Two Russian Serna-class landing craft were hit, Ukraine said
The Ukrainian Ministry of Defense’s Main Directorate of Intelligence [GUR] has reportedly broadcasted the annihilation of two Russian Project 11770 Serna landing crafts via naval drones. The information, alongside a corresponding video, has been disseminated through the eRadar Telegram channel.
Official confirmation was released by the Ukrainian Ministry of Defense, supplemented by a reproduction of the recording on its Facebook page. According to official accounts, the incident transpired during a “night information” period, suggesting a likely occurrence either late on November 9 or in the early hours of November 10.
The Ukrainian military establishment asserts that, along with military personnel, the Russian crafts were laden with various types of armored land vehicles, notably the BTR-82. The ministry affirms that both crafts were participants in the previous year’s Snake Island landings and belong to the contingent of the Russian Black Sea Fleet.
Serna-class landing craft
The Serna class, known in the Russian context as Project 11770, refers to a generation of air cavity system landing crafts specifically designed for the Russian Navy. Between the period of 1994 and 2014, these landing crafts were manufactured by the renowned Vostochnaya Verf shipbuilding company, resulting in a total of twelve boats. Moreover, the upgraded export variant, Project 11771, saw four boats constructed in 1994.
The export-oriented Project 11771 resulted in the production of four unique ships, destined for foreign markets. Notably, Estonia became the proud owner of one of these ships, while the United Arab Emirates became the custodian of the remaining three.
A landing craft under the Serna class notably incorporates a sophisticated propulsion system featuring two M-503A-3 diesel engines with an impressive power output of 3,300 hp [2,500 kW]. Conversely, crafts numbered 807 through 811 use 2,000 hp [1,500 kW] MTU16V2000M90 diesel engines. Additionally, the landing crafts come equipped with two DG-16/1500 diesel generators, each capable of producing 16 kW.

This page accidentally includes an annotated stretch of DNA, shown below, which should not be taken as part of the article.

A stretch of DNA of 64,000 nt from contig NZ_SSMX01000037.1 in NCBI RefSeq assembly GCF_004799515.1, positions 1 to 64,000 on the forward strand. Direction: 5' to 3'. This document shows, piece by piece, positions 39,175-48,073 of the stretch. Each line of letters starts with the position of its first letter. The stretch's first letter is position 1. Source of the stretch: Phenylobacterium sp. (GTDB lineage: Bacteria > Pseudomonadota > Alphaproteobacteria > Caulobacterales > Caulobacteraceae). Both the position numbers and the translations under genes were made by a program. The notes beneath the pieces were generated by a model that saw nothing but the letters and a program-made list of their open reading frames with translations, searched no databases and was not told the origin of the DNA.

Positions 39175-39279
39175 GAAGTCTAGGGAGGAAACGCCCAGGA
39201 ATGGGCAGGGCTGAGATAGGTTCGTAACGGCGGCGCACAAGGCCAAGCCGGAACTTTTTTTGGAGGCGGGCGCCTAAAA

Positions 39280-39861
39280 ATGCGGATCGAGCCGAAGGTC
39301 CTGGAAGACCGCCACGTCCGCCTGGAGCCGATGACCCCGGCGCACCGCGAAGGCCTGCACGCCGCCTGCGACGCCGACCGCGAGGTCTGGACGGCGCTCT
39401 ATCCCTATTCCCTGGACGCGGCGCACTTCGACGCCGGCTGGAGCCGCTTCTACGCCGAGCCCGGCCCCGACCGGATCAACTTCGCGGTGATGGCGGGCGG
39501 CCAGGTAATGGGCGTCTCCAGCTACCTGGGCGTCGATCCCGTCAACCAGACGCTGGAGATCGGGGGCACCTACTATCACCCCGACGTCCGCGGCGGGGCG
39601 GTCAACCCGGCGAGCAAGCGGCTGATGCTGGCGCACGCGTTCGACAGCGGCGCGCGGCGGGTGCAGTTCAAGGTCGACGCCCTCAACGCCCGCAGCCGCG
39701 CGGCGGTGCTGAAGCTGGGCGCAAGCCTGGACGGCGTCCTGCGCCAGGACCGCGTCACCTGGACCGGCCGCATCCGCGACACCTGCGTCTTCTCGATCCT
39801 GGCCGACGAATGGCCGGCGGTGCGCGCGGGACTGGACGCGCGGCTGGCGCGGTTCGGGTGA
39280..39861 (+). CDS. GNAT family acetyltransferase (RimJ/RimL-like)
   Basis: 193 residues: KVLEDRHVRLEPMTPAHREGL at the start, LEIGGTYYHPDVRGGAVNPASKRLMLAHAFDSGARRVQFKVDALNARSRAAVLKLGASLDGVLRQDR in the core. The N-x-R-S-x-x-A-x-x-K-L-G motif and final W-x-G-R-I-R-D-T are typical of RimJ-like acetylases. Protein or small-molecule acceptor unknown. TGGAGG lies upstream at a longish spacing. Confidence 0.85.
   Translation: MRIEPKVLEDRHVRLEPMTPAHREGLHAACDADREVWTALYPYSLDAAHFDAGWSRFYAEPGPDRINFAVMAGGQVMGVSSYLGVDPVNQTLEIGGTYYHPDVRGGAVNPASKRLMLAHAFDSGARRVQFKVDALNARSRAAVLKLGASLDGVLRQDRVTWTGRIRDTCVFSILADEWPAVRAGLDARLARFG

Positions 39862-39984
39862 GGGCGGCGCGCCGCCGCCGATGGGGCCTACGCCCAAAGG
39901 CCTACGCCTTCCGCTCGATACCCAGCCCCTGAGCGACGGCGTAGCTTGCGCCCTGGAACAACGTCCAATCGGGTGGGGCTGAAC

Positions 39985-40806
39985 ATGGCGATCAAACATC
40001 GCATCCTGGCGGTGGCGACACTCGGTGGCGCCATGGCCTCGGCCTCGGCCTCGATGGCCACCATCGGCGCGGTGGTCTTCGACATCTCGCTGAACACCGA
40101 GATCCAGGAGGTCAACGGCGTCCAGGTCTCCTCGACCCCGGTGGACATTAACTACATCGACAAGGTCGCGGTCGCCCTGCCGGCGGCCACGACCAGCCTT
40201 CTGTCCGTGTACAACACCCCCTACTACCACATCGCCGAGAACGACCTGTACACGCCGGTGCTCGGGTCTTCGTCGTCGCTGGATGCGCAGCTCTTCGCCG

The Serna-class landing crafts demonstrate superior speed and range. They can reach speeds up to 30 knots [56 km/h; 35 mph] and display an operational range of 600 nautical miles [1,100 km; 690 mi] when cruising at 12 knots [22 km/h; 14 mph]. Alternatively, they have a shorter range, 100 nautical miles [190 km; 120 mi], when operating at maximum speed.
2022 Russian invasion of Ukraine
On the 21st of February, 2022, allegations emerged from Russia, asserting that a border facility under the jurisdiction of their Federal Security Service [FSB] had been decimated due to an aggressive shelling operation purportedly executed by Ukrainian forces. According to the Russian authorities, this unexpected and violent incursion resulted in the unfortunate demise of five Ukrainian combatants.
Ukraine, however, vehemently repudiated involvement in both occurrences, categorizing them as nothing more than deceptive maneuvers, or ‘false flags’.
In a significant development on the very day, the Russian government extended formal recognition to the self-proclaimed entities of DPR and LPR. This recognition, as per Putin, was not confined merely to the territories under their de-facto control, but encompassed the entire Ukrainian Oblasts. In an ensuing move, Putin commanded the mobilization of Russian military forces, inclusive of tanks, into the said regions.
In a significant geopolitical development on the 24th of February, 2022, President Vladimir Putin of Russia commanded an aggressive military invasion into Ukraine. This act of aggression was executed by Russia’s formidable Armed Forces, which had been strategically amassed along the Ukrainian border in a show of ominous intent.
This invasion was not a random act of violence, but a meticulously planned operation, characterized by precise airstrikes that targeted key military infrastructures within the Ukrainian territory. Concurrently, an armored division of tanks rolled in from the Belarusian frontier, further intensifying the scale and impact of the offensive.
The Russian administration thus far has refrained from acknowledging the ongoing incursion into Ukraine as a “war”. This, despite the fact that the unfolding events bear all the hallmarks of a military conflict. Instead, the Kremlin insists on terming it a “special military operation”.
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